Setting Up

  • Male students/doctors should have a female chaperone in the room when possible.
  • Have the patient remove their top and bra and cover themselves with a sheet or gown. When examining, expose only the amount of skin necessary to ensure patient comfort.
  • Inspection

    Conduct primarily with the patient seated and arms hanging loosely at their side.
    Examine both breasts.

    Look for:

    • Skin
      • Colour
      • Thickening
      • Abnormal pores (peau d'orange sign)
      • Supernumerary nipple
    • Axillae for rash, inflammation, lymphadenopathy or unusual pigmentation
    • Breasts
      • Size
      • Symmetry
      • Contour
      • Masses
      • Dimpling* (this may require changing the patient's position)
    • Nipples
      • Size
      • Shape (inversion or eversion)
      • Pointing direction
      • Rashes vs. Ulcerations
        • Paget's disease vs. atopic dermatitis
      • Discharge (serous, bloody, or coloured)

    *Dimpling or retraction of breast may be elicited with different positions:

    • Raising arms overhead
      • Dimpling/retraction a sign of malignancy
    • Pressing hands at hips to contract pectoral muscles
      • Dimpling/retraction in benign lesions, posttraumatic fat necrosis, ectasia of mammary duct or malignancy
    • If breasts large and/or pendulous, having patient stand and lean forward may be beneficial
      • Retraction in malignancy

    In males

    • Inspect the nipple and areola for swelling, ulceration or nodules
    • Inspect the axilla for rashes, infection, abnormal pigmentations (may suggest internal malignancy)



    Position the patient supine. If patients are large, palpate with patient in oblique position (supine, arm raised on side of breast being examined, hips turned away from examiner).

    • Always palpate both breasts.
    • Palpate each breast for three (3) minutes
    • Breast boundaries: rectangular area bordered by clavicle, midsternal line, midaxillary line, and bra line
    • Use pads of index, middle and ring finger to palpate in concentric circles each with increasing levels of pressure (superficial, intermediate, and deep)
    • Use a vertical stripe pattern to ensure the entire breast is palpated.
    • Vertical stripe pattern
      • Begin in axilla, moving inferiorly down midaxillary line to bra line; shift medially then move superiorly towards clavicle; continue moving medially along strips between clavicle and bra line until midsternum is reached; each strip should be overlapping.
      • Be cognizant of capturing the tail of spence (axillary tail of the breast) during palpation.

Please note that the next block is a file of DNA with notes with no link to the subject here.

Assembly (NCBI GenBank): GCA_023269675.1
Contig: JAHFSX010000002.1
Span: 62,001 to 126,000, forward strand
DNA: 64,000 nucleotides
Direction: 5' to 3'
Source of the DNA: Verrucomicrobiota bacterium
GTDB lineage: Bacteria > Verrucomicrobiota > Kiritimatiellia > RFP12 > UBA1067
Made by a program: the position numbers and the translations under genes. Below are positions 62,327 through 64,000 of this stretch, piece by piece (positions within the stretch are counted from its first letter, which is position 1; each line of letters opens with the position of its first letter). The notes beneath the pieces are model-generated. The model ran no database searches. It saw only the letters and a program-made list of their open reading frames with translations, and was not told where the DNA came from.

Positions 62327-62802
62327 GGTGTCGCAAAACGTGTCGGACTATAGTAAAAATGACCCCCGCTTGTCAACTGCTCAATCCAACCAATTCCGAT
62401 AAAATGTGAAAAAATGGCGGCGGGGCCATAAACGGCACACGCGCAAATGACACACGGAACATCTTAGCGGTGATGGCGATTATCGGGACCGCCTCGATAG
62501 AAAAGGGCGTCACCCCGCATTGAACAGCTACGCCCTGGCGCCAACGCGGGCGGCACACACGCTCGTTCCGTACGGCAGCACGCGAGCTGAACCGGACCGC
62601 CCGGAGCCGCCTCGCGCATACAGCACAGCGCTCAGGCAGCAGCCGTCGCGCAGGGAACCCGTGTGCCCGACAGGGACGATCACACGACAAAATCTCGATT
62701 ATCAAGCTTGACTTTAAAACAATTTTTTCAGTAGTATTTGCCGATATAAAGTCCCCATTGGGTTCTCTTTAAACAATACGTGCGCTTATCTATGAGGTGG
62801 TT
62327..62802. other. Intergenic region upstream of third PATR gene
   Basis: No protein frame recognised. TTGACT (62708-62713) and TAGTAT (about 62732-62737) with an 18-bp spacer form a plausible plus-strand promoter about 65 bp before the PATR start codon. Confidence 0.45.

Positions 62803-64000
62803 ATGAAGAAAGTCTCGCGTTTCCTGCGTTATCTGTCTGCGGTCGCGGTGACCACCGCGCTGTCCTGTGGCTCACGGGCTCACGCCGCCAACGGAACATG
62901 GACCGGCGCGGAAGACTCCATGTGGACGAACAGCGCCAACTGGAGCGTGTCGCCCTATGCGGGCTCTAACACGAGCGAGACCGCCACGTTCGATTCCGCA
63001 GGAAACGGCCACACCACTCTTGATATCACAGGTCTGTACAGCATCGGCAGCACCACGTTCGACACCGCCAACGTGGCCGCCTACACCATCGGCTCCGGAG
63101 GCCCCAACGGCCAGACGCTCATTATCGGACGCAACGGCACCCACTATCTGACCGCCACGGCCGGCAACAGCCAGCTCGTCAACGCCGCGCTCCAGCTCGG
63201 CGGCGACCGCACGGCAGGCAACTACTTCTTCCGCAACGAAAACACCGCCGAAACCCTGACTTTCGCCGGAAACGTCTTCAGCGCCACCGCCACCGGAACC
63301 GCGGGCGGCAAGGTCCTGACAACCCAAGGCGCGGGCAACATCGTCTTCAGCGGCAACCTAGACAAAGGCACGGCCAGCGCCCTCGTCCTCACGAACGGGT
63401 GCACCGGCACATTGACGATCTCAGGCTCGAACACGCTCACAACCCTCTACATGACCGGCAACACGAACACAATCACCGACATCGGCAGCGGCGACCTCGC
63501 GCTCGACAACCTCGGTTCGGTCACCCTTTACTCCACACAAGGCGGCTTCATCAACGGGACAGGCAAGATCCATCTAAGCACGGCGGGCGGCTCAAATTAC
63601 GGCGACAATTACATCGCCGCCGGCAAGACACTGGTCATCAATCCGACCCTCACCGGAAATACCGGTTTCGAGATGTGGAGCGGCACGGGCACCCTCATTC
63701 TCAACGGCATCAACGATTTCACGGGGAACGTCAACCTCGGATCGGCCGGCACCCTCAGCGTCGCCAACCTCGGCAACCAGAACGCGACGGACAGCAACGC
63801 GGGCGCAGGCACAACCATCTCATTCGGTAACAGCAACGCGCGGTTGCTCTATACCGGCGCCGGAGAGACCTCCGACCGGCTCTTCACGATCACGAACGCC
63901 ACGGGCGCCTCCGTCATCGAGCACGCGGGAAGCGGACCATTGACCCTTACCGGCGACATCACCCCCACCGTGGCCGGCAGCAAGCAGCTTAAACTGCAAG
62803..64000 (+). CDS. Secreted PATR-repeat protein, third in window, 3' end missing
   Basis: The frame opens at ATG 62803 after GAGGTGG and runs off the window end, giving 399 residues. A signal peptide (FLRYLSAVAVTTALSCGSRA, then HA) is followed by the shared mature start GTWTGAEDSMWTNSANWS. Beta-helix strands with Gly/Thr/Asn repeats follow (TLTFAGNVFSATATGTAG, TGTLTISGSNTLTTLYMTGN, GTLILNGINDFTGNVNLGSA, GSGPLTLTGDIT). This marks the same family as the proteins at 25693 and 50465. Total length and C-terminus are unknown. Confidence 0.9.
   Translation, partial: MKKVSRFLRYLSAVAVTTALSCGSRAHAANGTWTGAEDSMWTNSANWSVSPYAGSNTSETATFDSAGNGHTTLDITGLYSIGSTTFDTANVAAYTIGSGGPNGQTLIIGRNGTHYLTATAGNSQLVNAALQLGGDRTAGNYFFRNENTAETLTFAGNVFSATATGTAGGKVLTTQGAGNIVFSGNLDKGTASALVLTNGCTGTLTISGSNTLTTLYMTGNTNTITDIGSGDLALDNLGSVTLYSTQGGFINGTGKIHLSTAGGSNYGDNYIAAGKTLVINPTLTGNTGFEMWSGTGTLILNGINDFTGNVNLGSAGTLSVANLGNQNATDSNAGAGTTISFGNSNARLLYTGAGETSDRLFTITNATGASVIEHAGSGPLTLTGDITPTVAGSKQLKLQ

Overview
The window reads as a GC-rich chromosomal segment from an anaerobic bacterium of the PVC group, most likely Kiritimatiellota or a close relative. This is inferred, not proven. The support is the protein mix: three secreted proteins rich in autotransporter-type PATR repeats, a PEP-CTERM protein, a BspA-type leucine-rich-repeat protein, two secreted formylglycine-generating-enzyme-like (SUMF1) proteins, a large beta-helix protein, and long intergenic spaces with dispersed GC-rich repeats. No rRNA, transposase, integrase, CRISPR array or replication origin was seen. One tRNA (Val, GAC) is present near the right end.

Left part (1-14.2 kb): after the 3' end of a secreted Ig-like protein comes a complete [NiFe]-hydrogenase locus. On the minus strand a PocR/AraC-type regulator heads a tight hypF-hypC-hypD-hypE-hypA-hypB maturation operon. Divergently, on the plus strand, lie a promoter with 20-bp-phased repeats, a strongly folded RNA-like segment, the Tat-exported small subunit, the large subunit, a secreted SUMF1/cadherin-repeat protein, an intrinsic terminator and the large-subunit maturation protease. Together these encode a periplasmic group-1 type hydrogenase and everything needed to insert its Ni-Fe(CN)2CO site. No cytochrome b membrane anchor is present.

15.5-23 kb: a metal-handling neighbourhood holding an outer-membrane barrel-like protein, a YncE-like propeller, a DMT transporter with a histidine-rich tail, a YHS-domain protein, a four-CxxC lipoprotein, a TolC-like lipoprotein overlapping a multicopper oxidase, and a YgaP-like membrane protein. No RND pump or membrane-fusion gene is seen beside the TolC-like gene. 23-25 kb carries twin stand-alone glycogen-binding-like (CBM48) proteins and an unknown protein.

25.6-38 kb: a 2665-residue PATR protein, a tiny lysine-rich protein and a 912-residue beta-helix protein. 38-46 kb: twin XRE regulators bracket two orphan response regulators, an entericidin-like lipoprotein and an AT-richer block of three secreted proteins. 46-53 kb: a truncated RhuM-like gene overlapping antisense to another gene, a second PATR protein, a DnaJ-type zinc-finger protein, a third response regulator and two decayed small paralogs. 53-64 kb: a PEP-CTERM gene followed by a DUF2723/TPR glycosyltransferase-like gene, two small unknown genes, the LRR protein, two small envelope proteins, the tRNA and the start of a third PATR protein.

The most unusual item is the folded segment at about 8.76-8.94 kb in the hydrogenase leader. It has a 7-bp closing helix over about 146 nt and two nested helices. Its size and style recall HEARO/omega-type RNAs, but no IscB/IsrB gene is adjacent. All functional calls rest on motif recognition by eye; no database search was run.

• Note the:
      • Consistency
      • Tenderness
      • Lumps
        • Location quadrant/clock position, distance from nipple
        • Size
        • Shape: round, irregular
        • Consistency: soft, hard
        • Delimitation: clear borders, lack of clear borders
        • Tenderness
        • Mobility (in relation to skin and chest wall)
    • Test for nipple discharge
      • Have the patient attempt to elicit discharge via areola compression; or use index finger to compress areola in radial positions around the nipple, noting:
        • Colour
        • Consistency
        • Volume
        • Odour
    • Remember to palpate scars from breast augmentation, reconstruction, or mastectomy
    • In male patients, differentiate between fatty enlargement vs. the glandular enlargement of gynecomastia


    • Sometimes best to do this after inspection, while the patient is still seated
    • Use left hand for right axilla and right hand for left axilla
    • Inform patient of the potential discomfort associated with the exam
    • Check for size, location, consistency and mobility of lymph nodes (normal if mobile and not tender or hard)

    • Central
      • Midway between anterior and posterior axillary folds, towards middle of clavicle
    • Lateral
      • Along medial aspect of upper humerus
    • Subscapular
      • Along lateral border of scapula, deep in posterior axillary fold
    • Pectoral
      • Along lower border of pectoralis major inside anterior axillary fold
    • Infraclavicular
    • Supraclavicular


    1. Bickley LS. Bates' Guide to Physical Examination and History Taking. 11th Ed. Philadelphia: Lippincott, Williams & Wilkins; 2013.
    2. Jarvis C. Physical Examination & Health Assessment. Toronto (ON): Elsevier; 2009.
    3. Lincoln M, McSheffrey G, Tran C, Wong D. Essentials of Clinical Examination Handbook. 6th Ed. Toronto: University of Toronto Medical Society; 2010.